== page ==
Getting started with off-camera flash is already scary enough, right? Now add the element of a dark night sky and trying to create portraits that doesn't look like artificial light has just been thrown in with no control and it's an entirely different ballgame.
There is just something special about black & white imagery. Perhaps it’s the way we look back at the photographs of the masters like Richard Avedon, Peter Lindbergh and Ansel Adams to name a few, or perhaps it’s the way old movies have a specific feel to them as we watch them in monochrome.
Black & white photography has been around since the inception of photography, when the masters brought scenes of the west to life and changed the history of art forever.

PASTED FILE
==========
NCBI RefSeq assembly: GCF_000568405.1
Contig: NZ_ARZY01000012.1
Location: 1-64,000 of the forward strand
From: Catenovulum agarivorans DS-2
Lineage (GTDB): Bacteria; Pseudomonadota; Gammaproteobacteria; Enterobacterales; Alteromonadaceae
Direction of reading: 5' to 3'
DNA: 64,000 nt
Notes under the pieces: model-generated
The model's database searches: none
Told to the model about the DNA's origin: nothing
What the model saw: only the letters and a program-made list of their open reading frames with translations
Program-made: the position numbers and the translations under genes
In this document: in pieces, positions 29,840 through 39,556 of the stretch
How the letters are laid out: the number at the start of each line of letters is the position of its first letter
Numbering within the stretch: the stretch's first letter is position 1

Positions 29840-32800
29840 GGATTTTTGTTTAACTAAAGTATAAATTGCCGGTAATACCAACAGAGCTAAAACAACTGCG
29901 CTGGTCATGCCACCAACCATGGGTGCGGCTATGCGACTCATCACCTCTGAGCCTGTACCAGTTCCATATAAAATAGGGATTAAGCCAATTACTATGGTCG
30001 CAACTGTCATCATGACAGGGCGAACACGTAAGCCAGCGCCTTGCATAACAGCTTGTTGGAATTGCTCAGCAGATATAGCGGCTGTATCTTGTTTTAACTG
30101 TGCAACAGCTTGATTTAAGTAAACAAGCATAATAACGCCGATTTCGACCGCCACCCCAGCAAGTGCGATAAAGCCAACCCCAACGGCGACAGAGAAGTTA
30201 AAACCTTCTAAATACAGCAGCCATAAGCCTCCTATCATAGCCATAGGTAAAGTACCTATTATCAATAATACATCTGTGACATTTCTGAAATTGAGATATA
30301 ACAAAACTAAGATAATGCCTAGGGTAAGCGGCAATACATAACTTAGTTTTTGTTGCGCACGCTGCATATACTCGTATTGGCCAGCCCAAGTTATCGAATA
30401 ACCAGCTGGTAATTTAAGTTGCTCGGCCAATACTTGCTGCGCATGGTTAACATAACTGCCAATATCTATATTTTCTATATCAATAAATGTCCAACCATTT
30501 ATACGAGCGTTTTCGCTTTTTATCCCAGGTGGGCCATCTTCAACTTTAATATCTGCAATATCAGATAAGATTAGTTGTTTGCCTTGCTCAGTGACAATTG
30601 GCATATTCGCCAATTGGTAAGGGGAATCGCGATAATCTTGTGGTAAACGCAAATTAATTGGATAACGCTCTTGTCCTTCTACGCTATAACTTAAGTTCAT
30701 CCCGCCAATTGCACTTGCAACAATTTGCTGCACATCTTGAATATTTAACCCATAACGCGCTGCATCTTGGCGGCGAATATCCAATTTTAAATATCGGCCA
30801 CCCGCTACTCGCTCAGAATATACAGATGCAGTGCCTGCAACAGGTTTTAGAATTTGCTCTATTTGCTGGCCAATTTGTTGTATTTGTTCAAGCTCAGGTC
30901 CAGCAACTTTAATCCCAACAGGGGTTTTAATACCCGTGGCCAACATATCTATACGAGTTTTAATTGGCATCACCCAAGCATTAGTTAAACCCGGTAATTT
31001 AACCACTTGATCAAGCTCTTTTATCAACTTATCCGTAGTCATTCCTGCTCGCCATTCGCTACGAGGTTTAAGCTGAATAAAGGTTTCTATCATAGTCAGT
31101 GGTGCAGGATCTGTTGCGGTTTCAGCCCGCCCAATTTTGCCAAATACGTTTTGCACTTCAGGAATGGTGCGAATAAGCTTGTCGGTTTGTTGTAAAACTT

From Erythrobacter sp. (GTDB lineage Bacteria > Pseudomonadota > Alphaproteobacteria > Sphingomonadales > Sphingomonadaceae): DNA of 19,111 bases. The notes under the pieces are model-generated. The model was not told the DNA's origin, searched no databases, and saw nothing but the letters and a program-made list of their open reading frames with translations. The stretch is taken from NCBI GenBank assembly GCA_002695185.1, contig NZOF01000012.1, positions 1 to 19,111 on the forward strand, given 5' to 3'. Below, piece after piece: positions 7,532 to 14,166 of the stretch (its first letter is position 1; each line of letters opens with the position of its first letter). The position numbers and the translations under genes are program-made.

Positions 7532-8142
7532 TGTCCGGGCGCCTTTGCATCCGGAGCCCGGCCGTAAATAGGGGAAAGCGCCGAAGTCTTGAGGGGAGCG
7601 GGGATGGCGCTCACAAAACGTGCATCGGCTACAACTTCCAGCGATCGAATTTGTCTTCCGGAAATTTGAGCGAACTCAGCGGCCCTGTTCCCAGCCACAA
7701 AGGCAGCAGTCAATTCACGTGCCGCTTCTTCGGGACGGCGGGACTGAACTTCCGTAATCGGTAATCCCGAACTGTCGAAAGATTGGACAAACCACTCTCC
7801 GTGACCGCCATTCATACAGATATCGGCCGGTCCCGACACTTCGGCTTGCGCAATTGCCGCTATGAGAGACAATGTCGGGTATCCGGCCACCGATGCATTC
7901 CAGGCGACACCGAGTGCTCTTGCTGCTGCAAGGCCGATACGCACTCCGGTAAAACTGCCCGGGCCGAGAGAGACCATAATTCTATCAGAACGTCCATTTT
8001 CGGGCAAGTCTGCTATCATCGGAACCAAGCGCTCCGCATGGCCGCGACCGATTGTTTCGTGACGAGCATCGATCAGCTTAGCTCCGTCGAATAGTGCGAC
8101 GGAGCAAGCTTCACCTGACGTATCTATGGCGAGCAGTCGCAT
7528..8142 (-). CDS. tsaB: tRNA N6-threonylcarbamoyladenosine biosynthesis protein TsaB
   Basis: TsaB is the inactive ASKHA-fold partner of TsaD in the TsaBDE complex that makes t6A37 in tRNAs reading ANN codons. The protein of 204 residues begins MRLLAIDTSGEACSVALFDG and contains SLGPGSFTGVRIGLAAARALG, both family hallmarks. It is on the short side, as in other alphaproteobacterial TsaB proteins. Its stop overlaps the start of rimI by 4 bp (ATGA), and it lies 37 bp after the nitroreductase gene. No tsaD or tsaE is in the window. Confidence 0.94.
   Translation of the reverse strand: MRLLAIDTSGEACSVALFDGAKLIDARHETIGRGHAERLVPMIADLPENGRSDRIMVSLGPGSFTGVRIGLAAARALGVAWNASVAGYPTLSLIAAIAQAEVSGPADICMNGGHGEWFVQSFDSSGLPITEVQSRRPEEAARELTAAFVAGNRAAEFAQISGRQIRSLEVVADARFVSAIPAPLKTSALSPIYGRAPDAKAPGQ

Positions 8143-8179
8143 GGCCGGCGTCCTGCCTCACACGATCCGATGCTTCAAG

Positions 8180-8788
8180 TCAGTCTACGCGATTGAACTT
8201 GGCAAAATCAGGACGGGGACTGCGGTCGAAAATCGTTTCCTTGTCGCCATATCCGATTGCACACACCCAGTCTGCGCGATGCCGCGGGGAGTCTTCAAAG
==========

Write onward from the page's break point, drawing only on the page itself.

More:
Until recently, I rarely ever photographed in black & white, but this past year I decided to add a new genre of women’s intimate portraits to my session offerings.
It’s no secret that the key to good photography is balancing the seemingly endless array of options, styles, techniques, settings and so on.
In today's world, most of our images are captured digitally and remain digital. This is the modern way and there is absolutely nothing wrong with this.
As the saying goes, “There are many ways to do something in Photoshop.” This is accurate for most things, except when it comes to turning a color image to black & white.
Contrast and all the shades of gray is what makes photographs dynamic. Muddy and muted pictures don't do it for me.
Learning how to take these shots is a great way to take advantage of that photography demand area, since being versatile helps you build your business and take advantage of every opportunity that comes your way.
In a digital world, it’s easy to forget about shooting for black & white images since we can easily convert later.